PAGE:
There are a number of faster, more accurate methods of testing such as artificial human skin and technology that can be used to screen thousands of chemicals against cells grown in a lab (in-vitro), but sadly these methods haven’t been widely adopted by many of the giant cosmetics conglomerates.

 

 

Myth No 5. “Animals can’t feel pain, or at least they don’t feel it as badly as humans do.”

Not only do animals feel pain, but because the animals commonly used in testing have similar nervous systems to ours, they feel it exactly as we would – sometimes more severely. Recent experiments have uncovered that when mice are exposed to pain, they contort their faces into expressions similar to those of a human being in pain, while other experiments showed they reacted with high-pitched, barely audible “screams” to pain stimuli.

 

Physical pain aside, research has also found that lab animals often suffer from a host of psychological disorders within the lab and, if they’re lucky enough to live, in later life. Depression, anxiety, stress and PTSD are all witnessed frequently in test animals.

 

 

Myth No 6. “Lab animals are protected by law and released to live happy lives after testing is completed.”

Again, if only this were true. The vast majority of lab animals die during testing, and those who are “lucky” enough to survive the testing are often euthanised shortly afterwards.

 

 

These are just six that I’ve heard most often, but I’d love to hear what other myths might be flying around out there! Tell me in the comments!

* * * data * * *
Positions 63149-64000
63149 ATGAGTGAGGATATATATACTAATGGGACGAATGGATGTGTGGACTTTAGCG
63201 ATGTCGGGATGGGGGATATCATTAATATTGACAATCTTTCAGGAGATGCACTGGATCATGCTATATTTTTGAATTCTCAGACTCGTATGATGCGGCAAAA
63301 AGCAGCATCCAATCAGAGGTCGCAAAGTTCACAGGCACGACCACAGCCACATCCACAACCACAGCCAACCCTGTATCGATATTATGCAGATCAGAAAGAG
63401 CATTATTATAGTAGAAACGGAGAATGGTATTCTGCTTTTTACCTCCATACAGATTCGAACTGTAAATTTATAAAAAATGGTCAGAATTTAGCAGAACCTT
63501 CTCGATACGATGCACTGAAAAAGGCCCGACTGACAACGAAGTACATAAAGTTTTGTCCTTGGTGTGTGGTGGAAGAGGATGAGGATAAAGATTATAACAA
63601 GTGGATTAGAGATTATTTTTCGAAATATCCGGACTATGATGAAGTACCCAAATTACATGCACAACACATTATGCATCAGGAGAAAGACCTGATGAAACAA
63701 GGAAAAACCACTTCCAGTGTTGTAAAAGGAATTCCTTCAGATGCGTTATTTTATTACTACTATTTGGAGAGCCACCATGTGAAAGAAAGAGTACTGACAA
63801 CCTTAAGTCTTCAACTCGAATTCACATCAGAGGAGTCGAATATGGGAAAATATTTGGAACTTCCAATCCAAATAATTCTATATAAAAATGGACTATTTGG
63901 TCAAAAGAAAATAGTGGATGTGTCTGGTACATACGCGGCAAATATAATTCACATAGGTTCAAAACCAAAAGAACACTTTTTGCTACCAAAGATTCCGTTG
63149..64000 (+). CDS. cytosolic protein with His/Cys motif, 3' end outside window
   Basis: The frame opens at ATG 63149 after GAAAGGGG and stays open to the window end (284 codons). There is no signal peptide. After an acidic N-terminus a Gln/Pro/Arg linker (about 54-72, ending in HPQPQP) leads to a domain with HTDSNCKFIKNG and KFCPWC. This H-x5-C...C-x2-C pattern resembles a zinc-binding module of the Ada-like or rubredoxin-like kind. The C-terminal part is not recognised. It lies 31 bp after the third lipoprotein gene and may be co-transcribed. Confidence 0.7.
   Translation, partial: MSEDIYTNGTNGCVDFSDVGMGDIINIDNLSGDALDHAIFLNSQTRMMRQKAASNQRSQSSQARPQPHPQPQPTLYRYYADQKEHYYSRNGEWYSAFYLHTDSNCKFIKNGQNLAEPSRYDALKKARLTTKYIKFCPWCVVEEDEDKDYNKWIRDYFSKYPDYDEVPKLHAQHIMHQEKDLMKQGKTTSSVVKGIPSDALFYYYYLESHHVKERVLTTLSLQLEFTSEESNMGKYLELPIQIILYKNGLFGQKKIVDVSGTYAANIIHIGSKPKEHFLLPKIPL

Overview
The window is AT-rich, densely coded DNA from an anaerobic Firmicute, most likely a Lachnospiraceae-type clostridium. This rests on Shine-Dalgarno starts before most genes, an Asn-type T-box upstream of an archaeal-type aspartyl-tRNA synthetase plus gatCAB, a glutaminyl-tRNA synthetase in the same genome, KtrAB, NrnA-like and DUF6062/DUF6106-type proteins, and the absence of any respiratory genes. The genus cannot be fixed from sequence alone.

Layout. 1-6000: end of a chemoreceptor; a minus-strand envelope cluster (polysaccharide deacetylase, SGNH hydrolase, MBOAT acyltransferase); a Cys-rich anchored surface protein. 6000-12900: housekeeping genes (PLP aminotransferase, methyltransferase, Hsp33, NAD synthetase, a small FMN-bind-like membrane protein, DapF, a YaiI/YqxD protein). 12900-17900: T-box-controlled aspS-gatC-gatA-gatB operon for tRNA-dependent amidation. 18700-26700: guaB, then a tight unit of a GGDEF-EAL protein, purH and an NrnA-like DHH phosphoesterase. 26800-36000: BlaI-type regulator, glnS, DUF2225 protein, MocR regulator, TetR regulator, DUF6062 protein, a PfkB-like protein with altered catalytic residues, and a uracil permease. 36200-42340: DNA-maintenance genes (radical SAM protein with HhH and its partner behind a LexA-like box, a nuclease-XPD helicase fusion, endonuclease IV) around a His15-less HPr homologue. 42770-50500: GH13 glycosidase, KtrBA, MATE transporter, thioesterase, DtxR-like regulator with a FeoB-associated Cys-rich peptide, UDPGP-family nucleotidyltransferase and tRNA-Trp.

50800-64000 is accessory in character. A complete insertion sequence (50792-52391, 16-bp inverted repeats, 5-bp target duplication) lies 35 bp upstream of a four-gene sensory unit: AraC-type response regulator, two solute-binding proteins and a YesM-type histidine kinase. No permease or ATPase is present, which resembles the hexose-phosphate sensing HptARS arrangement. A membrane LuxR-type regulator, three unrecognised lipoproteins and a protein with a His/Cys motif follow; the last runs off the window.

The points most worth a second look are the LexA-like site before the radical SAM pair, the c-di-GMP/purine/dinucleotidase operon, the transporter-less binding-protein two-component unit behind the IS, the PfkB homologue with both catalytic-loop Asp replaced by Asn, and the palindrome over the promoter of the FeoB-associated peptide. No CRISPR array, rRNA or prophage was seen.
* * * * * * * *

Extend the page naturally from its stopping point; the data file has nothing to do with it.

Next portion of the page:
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2 comments
Vabbbs
Vabbbs

In march this year there was a break through so no cosmetic products could be sold if tested on animals...however it says certain products, so not all?

bunnybeautiful
bunnybeautiful moderator

@Vabbbs Hi there! On March 11, 2013 a European ban on all cosmetics tested on animals came into effect. This law applies to any product classified as cosmetic, not medical, and means any new product coming onto the shelves cannot have been tested on animals anywhere in the world if the cosmetician wants to sell it in Europe. 

However, the law does not stop them from testing on animals for products they are not selling within the EU. 

So, for example, L'Oreal could, and will, continue to test its cosmetic products on animals in order to sell those cosmetics in China (where animal testing is a legal requirement), and will simply not sell those exact same products on EU shelves. All they have to do is vary one ingredient, or sell them under another name, and they that's all.

The new law is a big step towards ending animal testing, but sadly it didn't put an end to it - cruelty-free shoppers have to be just as vigilant as before. You can see my blog about the law and its effect on shoppers here: http://bunnybeautiful.co.uk/eu-ban-on-animal-tested-cosmetics-why-the-fights-not-over/

Hope that helps!